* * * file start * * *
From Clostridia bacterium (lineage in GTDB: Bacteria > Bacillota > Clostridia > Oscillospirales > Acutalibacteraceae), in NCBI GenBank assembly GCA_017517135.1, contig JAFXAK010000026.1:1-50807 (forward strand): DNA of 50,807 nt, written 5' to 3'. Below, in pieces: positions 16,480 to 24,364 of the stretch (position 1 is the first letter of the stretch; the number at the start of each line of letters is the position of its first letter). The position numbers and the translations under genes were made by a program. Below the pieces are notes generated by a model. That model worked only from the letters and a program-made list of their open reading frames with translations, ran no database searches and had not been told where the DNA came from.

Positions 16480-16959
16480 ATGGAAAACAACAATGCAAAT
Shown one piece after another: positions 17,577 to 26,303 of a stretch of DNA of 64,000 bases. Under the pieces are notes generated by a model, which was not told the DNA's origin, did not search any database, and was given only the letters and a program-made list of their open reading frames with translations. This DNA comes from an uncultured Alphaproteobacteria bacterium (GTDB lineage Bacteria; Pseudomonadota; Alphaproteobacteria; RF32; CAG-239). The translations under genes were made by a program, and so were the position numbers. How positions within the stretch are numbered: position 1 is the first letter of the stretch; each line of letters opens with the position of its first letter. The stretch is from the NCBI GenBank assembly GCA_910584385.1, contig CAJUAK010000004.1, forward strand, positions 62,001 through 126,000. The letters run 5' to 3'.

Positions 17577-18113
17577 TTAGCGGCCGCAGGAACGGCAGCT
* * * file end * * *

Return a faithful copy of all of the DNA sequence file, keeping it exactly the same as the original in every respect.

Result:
From Clostridia bacterium (lineage in GTDB: Bacteria > Bacillota > Clostridia > Oscillospirales > Acutalibacteraceae), in NCBI GenBank assembly GCA_017517135.1, contig JAFXAK010000026.1:1-50807 (forward strand): DNA of 50,807 nt, written 5' to 3'. Below, in pieces: positions 16,480 to 24,364 of the stretch (position 1 is the first letter of the stretch; the number at the start of each line of letters is the position of its first letter). The position numbers and the translations under genes were made by a program. Below the pieces are notes generated by a model. That model worked only from the letters and a program-made list of their open reading frames with translations, ran no database searches and had not been told where the DNA came from.

Positions 16480-16959
16480 ATGGAAAACAACAATGCAAAT
Shown one piece after another: positions 17,577 to 26,303 of a stretch of DNA of 64,000 bases. Under the pieces are notes generated by a model, which was not told the DNA's origin, did not search any database, and was given only the letters and a program-made list of their open reading frames with translations. This DNA comes from an uncultured Alphaproteobacteria bacterium (GTDB lineage Bacteria; Pseudomonadota; Alphaproteobacteria; RF32; CAG-239). The translations under genes were made by a program, and so were the position numbers. How positions within the stretch are numbered: position 1 is the first letter of the stretch; each line of letters opens with the position of its first letter. The stretch is from the NCBI GenBank assembly GCA_910584385.1, contig CAJUAK010000004.1, forward strand, positions 62,001 through 126,000. The letters run 5' to 3'.

Positions 17577-18113
17577 TTAGCGGCCGCAGGAACGGCAGCT